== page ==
First is its gross anatomy, its large characteristics that are visible to the eye.
Second is its cellular structure, visible with the help of a classic light microscope.
Third is its dynamic cellular movement, captured by computerized systems that convert fluorescent signals from the brain into images and videos.
Brain’s Gross Anatomy
Brains are very soft, gel-like structures. To protect their fragile makeup, brains are enclosed within a bony case, the skull. The only part of the brain not under bone is the eyes. Unlike other sensory organs that send their signals to the brain via their neuron axons, the eyes are actually brain tissue.
The term gross anatomy refers to the external features of an organ that can be observed visually and by feel.
The gross organization of the brain is similar among mammalian species. There are two large pieces called the right and left hemispheres.
The hemispheres are connected to each other by a bridge of neuron axons named the corpus callosum.
Within this axon bridge, information travels in both directions functionally connecting the hemispheres.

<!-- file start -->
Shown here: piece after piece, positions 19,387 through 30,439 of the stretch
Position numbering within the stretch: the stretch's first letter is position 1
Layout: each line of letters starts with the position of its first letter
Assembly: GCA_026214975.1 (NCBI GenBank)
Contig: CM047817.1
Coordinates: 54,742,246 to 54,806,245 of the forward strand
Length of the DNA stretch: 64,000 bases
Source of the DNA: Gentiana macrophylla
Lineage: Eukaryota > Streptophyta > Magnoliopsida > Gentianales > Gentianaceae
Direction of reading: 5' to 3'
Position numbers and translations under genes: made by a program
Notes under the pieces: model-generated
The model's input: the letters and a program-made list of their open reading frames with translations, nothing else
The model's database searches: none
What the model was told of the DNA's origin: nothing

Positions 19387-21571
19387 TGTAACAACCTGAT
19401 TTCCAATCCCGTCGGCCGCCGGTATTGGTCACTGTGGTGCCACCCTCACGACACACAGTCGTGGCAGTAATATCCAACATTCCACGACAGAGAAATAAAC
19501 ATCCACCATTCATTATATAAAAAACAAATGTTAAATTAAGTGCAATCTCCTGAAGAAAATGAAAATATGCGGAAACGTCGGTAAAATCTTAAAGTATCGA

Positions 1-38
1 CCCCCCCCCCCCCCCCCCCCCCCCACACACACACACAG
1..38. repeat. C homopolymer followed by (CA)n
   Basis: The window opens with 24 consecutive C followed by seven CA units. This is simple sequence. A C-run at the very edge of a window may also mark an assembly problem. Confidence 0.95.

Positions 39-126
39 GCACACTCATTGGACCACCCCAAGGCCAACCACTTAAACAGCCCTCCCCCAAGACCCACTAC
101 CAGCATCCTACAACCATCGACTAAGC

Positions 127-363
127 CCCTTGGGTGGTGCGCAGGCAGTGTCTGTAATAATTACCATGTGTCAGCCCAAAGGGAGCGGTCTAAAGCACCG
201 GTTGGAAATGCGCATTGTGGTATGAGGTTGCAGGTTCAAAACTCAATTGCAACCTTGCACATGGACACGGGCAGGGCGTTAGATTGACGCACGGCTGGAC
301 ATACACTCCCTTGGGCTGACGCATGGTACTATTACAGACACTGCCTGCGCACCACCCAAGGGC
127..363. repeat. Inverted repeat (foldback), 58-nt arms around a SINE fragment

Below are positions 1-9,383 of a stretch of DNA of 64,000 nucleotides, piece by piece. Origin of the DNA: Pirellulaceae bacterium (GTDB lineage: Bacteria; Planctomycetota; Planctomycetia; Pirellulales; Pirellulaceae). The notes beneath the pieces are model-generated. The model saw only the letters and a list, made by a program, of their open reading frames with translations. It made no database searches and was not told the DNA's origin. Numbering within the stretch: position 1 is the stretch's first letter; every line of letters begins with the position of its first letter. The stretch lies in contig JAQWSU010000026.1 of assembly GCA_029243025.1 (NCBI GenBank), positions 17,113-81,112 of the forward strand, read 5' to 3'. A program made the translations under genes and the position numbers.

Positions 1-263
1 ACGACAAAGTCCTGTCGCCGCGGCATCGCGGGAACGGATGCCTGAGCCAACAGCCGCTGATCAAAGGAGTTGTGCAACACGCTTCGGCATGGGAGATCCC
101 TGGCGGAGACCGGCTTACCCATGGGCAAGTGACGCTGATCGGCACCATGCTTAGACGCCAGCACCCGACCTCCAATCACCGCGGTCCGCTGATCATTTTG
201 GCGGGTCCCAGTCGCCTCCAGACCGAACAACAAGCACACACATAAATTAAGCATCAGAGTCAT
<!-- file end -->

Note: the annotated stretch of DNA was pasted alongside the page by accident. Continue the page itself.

Corpus callosum comes from two Latin words with corpus referring to a body of tissue and callosum indicating its hard texture, much like the consistency of a callus.
The axons of the corpus callosum connect corresponding parts of the hemispheres and permit the right and left hemisphere to coordinate their activity.
The surface of the brain hemispheres is deeply folded tissue. The top of a ridge is named gyrus and the trough is named sulcus. Gyrus is a Latin word meaning a circular or spiral form. Whereas, sulcus is a derivative of the Latin word sulcätus, which means to furrow.
There are two additional large structures behind the hemispheres named the right and left cerebellum. The cerebellum is connected to the brain hemispheres by a small structure named the pons. In Latin the word pons means bridge and cerebellum is a diminutive form of cerebrum, the Latin word for brain. Put together the name of this part of the brain, the part that coordinates complex movement, posture and balance translates into little brain.
Brain Cell Structure
Because of the brain’s soft gel-like appearance, it was considered an irrelevant organ for millennia. Even through the first half of the 1800s scientists claimed that brain was the only organ without cells.
Normal histology stains used at the time to distinguish cellular structure of other tissue did not work in the brain, because the chemicals were widely absorbed by fatty material distributed throughout the brain.
In 1873, Camillo Golgi developed a silver process capable of staining brain neurons. It turned out that Golgi’s silver stain is only taken up by a small percentage, 1% to 3%, of neurons in a tissue slice.
This is fortunate however because a stain that marks all of the neurons would obscure their structure. With an estimated 86 billion neurons and about 10 times as many partnering cells plus 15-25 square meters of blood vessels, space in the brain is limited.